A bodyguard protecting U.S. Virgin Islands Gov. John de Jongh assaulted a Daily Caller reporter outside Reagan National Airport early Wednesday evening. De Jongh arrived in Washington, D.C. unexpectedly for a visit that did not appear on his public schedule and may be related to an intensifying bribery scandal involving several Virgin Islands elected officials.
A Daily Caller investigation in February unearthed allegations that de Jongh accepted bribes in exchange for facilitating the sale of a telecommunications company to a politically embattled U.S. telecom cooperative.
According to TheDC’s source within U.S. Justice Department, who served on a team put in place to arrest finance executives close to that telecommunications deal, de Jongh accepted part of at least $20 million in cash bribes that floated throughout the U.S. Virgin Islands (USVI) government.
As De Jongh exited a terminal concourse past airport security and climbed on an escalator Wednesday, TheDC called out his name several times. On the escalator, the security guard physically blocked the governor from this reporter, who identified himself as a Daily Caller staffer.
“You guys got to keep a distance. Keep your distance,” the bodyguard said.
De Jongh and his bodyguard kept walking outside the airport and walked toward a waiting black Chevy Suburban SUV.
Still following, TheDC asked the embattled U.S. Virgin Islands chief executive, “Why are you in Washington when it’s not on your official schedule?”
Now on the sidewalk outside Reagan National Airport, de Jongh’s bodyguard got physical when TheDC asked the question a second time.
The bodyguard grabbed this reporter’s arm, twisted it and physically restrained him.
“Why are you touching me?” this reported asked.
“Because I’m his security,” the bodyguard answered. “You don’t get close to the governor.”
Since the physical altercation the bodyguard initiated, de Jongh Communications Director Jean Greaux has not responded to multiple requests for comment about why de Jongh is in Washington unexpectedly, or if he plans to meet Attorney General Eric Holder or some other person at the Department of Justice.
On Tuesday, The Daily Caller reported that Holder was again holding up law enforcement teams ready to arrest USVI senators, alleged financial criminals, members of de Jongh’s administration and potentially de Jongh himself over their connection to a scheme involving financial crimes and bribery.
According to TheDC’s DOJ source, on Tuesday, those teams were “waiting” for Holder to give the green light for “execution” of arrest warrants. “Everything is in place now,” the source said. “We’re just waiting for them to say ‘execute.’”
De Jongh’s trip appears to be related to that scandal. Greaux, however, would not confirm that de Jongh was heading to the DOJ. And DOJ spokeswoman Tracy Schmaler wouldn’t answer when asked if de Jongh was on his way to meet with Holder or another DOJ official.
The bribes at the center of the scandal, according to the source, were for de Jongh, Virgin Islands Attorney General Vincent Frazer and sitting USVI legislators. Their purpose was to quash local concerns about financial irregularities identified on the books of the National Rural Utilities Cooperative Finance Cooperative.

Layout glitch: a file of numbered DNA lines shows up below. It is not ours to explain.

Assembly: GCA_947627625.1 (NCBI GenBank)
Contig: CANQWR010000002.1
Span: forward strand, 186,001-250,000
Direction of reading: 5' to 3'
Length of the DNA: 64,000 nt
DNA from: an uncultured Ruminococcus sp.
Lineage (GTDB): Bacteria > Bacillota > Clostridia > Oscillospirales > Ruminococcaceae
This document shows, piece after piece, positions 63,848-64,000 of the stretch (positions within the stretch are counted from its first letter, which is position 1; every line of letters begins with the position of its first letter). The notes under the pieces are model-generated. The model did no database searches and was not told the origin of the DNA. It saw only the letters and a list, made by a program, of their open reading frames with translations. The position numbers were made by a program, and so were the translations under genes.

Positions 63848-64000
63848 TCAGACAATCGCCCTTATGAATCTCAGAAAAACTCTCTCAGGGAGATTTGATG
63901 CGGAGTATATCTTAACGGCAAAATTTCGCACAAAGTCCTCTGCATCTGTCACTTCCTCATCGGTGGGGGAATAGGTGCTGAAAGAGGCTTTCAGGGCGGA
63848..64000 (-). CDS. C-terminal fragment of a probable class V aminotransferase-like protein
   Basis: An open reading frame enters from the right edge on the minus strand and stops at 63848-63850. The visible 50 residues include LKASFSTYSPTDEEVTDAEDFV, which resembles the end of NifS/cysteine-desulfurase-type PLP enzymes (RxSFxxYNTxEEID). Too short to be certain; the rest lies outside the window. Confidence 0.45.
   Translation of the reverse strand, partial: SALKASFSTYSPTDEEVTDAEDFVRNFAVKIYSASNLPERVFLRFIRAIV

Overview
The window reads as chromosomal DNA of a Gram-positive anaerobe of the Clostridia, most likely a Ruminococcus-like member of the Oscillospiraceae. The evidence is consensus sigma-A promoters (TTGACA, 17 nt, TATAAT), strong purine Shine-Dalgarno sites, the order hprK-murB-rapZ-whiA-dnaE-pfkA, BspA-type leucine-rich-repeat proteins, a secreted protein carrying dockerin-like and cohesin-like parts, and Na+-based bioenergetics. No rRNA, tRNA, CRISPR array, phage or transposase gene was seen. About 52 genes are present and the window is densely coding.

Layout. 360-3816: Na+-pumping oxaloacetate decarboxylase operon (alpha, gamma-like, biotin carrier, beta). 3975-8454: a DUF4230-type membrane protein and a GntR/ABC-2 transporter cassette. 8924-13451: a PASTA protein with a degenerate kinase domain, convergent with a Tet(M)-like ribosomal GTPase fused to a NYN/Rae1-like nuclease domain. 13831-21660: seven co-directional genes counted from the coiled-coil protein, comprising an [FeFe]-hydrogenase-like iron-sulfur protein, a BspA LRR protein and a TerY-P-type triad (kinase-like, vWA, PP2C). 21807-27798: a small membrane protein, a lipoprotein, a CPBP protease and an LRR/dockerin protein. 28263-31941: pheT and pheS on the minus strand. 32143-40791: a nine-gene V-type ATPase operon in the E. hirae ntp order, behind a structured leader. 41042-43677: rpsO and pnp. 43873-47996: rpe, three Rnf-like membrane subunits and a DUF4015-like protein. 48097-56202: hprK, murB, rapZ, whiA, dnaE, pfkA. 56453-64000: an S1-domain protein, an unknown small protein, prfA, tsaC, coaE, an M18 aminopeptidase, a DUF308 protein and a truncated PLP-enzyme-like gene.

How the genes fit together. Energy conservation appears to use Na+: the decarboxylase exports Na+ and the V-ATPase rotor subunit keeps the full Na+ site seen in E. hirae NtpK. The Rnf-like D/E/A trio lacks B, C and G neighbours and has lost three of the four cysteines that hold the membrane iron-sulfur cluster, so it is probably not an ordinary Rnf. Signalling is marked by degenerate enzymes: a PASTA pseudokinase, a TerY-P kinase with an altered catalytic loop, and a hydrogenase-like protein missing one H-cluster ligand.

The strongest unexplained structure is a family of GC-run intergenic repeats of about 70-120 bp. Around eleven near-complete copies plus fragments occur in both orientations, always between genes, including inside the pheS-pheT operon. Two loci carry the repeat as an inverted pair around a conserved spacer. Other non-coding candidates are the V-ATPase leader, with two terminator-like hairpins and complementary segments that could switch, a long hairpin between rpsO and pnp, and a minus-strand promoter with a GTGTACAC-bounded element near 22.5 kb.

Holder’s Justice Department, the source said, never acted on sealed indictments related to a years-long criminal scheme involving bank fraud and other financial crimes because two prosecutors, on a team of more than 25, accepted bribes. Five other prosecutors, the source said, were compromised in another unspecified way.
The source said, however, that since TheDC broke the story the investigation got back on track due to political pressure the Obama administration faced from both adversaries and supporters, many of whom receive lucrative tax breaks from the Virgin Islands government.
De Jongh’s unexpected trip to Washington marks at least his second such unannounced visit in recent weeks.
De Jongh came to Washington last week for six days for what his spokesman, after repeated questioning, said was his nephew’s graduation from Johns Hopkins University. Johns Hopkins is in Baltimore, and the much larger Baltimore-Washington International Airport is at least 30 miles closer to the campus than Reagan National Airport.
De Jongh’s wife, USVI first lady Cecile de Jongh, joined him in Washington halfway through last week.
That unexpected trip sparked widespread rumors in the Virgin Islands that de Jongh was “arrested” while in Washington. Greaux denied those allegations.
The bodyguard’s use of physical force does not constitute Gov. de Jongh’s first attack against TheDC for closely following this story. In February, he accused TheDC of being racially motivated in its reporting.
“It is a sad, sad day in the life of our territory when gossip and slander wash away reason and truth and fairness and common sense,” de Jongh said in a February statement. “It is a sad day in our nation when reckless allegations can be published without substance or verification as part of the smearing of our President [Barack Obama] or his Attorney General [Eric Holder]. This kind of broad brush stereotyping was shameful in the days of Jim Crow, and it is more so today.”
Videography by Holly Bensur